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How to Choose a Sleeping Bag: Shapes and Sizes

Sleeping bags, like people, come in all shapes and sizes. The following guide explores the various shapes and sizes so you can find the right one for you and your needs.

How to Choose a Sleeping Bag: Shapes and Sizes


Rectangular sleeping bag, Marmot Yurt 35 Degree
Marmot Yurt 35 Degree

This familiar sleeping bag style is often associated with fond memories of family camping trips and sleep away camp. The iconic shape is comfortable and versatile, and is celebrated for the following reasons:

  • The ample cut offers plenty of room to spread out and move around inside

  • They can be opened up fully to be used as a large blanket

  • Many feature compatible zippers that allow two bags to zip together to create a double wide sleeping bag or extra-large blanket

  • Often, rectangular bags sport a more budget-friendly price tag

Due to the materials that are often used, they are likely heavier and less compressible than some other styles of sleeping bags.


Mummy sleeping bag, Big Agnes Spike Lake 15 Degree
Big Agnes Spike Lake 15 Degree

Shaped to mimic their namesake, mummy-cut sleeping bags employ a tapered profile to cut down on bulk and weight. These bags are a popular choice for backpackers and folks looking to reduce weight for several reasons:

  • The body-hugging fit eliminates excess and unused materials to increases thermal efficiency

  • An attached hood provides extra warmth in cold temperatures

  • They can pack down small to save space  

When fitting a mummy sleeping bag, look for one that is snug, but not to the point where your head or feet are stretching either end. Air is necessary for efficient insulation, so when compressed, the fill loses some of its ability to keep you warm.

Semi Rectangular

Semi-Rectangular sleeping bag, Sea to Summit Trek
Sea to Summit Trek

Somewhere in between the two styles, is a shape called “semi-rectangular”. These employ the benefits of rectangular and mummy styles for the best of both worlds:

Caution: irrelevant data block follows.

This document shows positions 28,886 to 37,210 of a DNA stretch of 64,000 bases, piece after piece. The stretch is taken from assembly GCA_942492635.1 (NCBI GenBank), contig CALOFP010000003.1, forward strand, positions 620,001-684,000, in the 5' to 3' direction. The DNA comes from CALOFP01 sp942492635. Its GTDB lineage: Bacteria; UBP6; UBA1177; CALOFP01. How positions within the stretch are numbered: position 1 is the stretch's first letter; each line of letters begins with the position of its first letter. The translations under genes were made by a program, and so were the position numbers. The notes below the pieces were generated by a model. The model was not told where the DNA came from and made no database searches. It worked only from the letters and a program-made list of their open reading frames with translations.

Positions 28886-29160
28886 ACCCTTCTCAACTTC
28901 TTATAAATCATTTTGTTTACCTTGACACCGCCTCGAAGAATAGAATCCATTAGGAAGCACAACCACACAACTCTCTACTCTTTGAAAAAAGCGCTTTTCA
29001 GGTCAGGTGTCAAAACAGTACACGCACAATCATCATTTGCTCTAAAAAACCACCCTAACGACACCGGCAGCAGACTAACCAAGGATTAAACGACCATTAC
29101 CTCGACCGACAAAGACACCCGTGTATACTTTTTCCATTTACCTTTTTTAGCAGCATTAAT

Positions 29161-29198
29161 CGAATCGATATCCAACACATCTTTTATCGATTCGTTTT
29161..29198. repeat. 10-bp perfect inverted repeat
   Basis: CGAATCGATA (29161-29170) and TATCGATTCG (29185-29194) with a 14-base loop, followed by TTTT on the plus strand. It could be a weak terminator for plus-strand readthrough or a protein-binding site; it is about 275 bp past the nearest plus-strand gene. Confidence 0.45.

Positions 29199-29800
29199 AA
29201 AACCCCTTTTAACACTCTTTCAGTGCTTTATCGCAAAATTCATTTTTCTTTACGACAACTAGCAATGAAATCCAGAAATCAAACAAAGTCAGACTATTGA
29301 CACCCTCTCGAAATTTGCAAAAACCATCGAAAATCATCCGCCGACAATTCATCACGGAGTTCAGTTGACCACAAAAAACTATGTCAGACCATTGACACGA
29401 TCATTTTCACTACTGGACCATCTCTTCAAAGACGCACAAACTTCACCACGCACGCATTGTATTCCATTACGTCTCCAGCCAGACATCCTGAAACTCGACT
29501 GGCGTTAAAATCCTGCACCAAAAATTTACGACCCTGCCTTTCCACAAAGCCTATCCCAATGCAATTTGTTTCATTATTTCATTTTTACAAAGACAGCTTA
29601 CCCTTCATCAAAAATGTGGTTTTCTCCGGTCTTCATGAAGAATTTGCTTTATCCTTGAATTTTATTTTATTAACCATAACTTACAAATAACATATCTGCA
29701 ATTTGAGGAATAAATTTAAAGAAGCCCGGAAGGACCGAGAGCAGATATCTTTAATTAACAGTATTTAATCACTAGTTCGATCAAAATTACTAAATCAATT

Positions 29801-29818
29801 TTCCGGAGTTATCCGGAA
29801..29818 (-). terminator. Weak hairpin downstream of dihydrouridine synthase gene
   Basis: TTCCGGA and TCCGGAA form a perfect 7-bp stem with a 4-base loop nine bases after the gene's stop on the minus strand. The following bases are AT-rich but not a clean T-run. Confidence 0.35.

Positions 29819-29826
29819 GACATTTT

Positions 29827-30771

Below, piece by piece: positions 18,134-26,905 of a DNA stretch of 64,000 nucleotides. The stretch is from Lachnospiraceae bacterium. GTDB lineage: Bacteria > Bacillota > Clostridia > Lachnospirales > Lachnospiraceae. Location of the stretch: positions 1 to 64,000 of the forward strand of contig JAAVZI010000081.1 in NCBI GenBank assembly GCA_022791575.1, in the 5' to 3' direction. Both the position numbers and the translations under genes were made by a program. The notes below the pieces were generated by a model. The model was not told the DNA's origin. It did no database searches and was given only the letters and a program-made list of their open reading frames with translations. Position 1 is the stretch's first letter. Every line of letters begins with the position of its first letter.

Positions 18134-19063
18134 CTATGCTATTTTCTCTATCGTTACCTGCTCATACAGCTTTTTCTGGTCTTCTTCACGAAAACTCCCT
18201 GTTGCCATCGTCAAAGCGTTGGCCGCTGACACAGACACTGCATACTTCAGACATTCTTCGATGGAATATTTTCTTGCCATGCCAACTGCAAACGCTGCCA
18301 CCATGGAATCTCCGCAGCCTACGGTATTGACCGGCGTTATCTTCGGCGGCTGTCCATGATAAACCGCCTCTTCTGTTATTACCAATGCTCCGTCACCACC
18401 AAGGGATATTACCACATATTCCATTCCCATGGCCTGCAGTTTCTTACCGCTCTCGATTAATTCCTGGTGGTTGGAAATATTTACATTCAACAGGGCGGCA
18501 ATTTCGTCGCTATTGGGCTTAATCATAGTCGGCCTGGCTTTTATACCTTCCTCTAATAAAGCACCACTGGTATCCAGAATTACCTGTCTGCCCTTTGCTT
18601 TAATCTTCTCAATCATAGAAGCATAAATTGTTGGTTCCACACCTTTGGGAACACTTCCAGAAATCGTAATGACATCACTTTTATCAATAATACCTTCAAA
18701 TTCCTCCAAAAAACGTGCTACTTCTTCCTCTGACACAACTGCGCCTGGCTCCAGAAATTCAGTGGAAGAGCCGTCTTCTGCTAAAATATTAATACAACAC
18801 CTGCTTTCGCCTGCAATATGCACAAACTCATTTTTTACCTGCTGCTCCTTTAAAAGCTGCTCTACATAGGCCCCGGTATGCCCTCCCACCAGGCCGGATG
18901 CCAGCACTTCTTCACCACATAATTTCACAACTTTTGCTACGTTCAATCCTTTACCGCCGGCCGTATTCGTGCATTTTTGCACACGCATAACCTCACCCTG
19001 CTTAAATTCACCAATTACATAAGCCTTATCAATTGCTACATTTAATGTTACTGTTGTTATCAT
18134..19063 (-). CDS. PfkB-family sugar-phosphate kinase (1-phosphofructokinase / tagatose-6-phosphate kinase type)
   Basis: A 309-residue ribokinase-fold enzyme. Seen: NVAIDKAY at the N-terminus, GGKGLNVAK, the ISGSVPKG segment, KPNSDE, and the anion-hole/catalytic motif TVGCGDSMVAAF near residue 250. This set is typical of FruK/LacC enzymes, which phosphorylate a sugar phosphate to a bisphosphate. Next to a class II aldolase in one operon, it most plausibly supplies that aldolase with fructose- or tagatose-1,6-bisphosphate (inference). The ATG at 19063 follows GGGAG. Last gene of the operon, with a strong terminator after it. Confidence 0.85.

• Slight taper at the feet for increased thermal efficiency without feeling constricting

  • Can often open unzip completely to create a blanket

  • Does not always contain a hood

These shapes are a versatile hybrid that can be used in a wide variety of settings.


A style quickly gaining popularity in the world of weight conscious campers is the backless design. When lying in a sleeping bag, your body compresses all the fill on the bottom, which therefore loses most of its insulating properties.

By replacing that fill with a place to attach a sleeping pad, you essentially eliminate unnecessary materials (and therefore weight and space), while creating a secure and insulated surface to lie upon.

Women’s Specific Sleeping Bags

Within each of the categories of sleeping bags, many manufacturers create a women’s specific model with a few minor differences:

  • A shorter and narrower cut for more petite users- if you don’t need the extra space, why carry it?

  • Additional insulation in key areas where women tend to lose heat faster, such as foot and torso regions

Note that since these variations are fairly minor, taller women may prefer the additional room found in the unisex models.

As with all gear, there are many considerations at hand when selecting a sleeping bag. The variety of sizes and shapes help you find the best sleeping bag option for your needs.